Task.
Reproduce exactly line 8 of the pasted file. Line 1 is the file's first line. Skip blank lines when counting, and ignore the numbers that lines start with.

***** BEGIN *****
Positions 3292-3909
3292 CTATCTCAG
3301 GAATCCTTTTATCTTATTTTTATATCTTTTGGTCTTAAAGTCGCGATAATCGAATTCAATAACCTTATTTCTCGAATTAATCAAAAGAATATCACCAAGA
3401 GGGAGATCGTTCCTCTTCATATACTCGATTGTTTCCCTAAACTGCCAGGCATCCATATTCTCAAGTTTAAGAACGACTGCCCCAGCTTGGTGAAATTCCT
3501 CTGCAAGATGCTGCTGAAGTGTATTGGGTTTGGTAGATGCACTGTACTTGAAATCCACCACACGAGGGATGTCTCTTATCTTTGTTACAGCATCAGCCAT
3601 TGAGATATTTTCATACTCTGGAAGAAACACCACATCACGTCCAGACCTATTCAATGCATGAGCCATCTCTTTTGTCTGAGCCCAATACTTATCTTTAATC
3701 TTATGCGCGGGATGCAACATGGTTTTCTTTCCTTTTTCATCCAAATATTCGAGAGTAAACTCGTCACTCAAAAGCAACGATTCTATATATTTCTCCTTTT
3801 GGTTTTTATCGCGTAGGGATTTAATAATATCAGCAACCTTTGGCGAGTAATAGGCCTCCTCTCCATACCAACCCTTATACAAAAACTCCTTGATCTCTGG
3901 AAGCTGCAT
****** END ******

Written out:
3801 GGTTTTTATCGCGTAGGGATTTAATAATATCAGCAACCTTTGGCGAGTAATAGGCCTCCTCTCCATACCAACCCTTATACAAAAACTCCTTGATCTCTGG